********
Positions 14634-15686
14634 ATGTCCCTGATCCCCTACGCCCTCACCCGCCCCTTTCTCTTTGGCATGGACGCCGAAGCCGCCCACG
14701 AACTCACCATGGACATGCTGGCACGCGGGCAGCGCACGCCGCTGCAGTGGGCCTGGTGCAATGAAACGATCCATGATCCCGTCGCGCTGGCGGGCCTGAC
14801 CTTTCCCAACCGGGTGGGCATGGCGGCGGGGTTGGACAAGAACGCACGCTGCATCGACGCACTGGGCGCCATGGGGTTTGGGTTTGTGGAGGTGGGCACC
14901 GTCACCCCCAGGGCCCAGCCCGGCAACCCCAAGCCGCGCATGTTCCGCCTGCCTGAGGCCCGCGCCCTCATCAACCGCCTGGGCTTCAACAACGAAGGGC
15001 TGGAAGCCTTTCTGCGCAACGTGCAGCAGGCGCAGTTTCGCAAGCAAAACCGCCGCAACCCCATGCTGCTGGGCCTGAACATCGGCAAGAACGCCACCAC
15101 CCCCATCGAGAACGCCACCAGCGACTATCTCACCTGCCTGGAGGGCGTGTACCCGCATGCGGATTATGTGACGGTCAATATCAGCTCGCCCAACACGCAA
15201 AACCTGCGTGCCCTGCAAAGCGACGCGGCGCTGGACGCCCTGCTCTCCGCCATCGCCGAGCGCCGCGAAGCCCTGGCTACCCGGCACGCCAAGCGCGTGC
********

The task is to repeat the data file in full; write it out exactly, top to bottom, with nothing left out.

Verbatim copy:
Positions 14634-15686
14634 ATGTCCCTGATCCCCTACGCCCTCACCCGCCCCTTTCTCTTTGGCATGGACGCCGAAGCCGCCCACG
14701 AACTCACCATGGACATGCTGGCACGCGGGCAGCGCACGCCGCTGCAGTGGGCCTGGTGCAATGAAACGATCCATGATCCCGTCGCGCTGGCGGGCCTGAC
14801 CTTTCCCAACCGGGTGGGCATGGCGGCGGGGTTGGACAAGAACGCACGCTGCATCGACGCACTGGGCGCCATGGGGTTTGGGTTTGTGGAGGTGGGCACC
14901 GTCACCCCCAGGGCCCAGCCCGGCAACCCCAAGCCGCGCATGTTCCGCCTGCCTGAGGCCCGCGCCCTCATCAACCGCCTGGGCTTCAACAACGAAGGGC
15001 TGGAAGCCTTTCTGCGCAACGTGCAGCAGGCGCAGTTTCGCAAGCAAAACCGCCGCAACCCCATGCTGCTGGGCCTGAACATCGGCAAGAACGCCACCAC
15101 CCCCATCGAGAACGCCACCAGCGACTATCTCACCTGCCTGGAGGGCGTGTACCCGCATGCGGATTATGTGACGGTCAATATCAGCTCGCCCAACACGCAA
15201 AACCTGCGTGCCCTGCAAAGCGACGCGGCGCTGGACGCCCTGCTCTCCGCCATCGCCGAGCGCCGCGAAGCCCTGGCTACCCGGCACGCCAAGCGCGTGC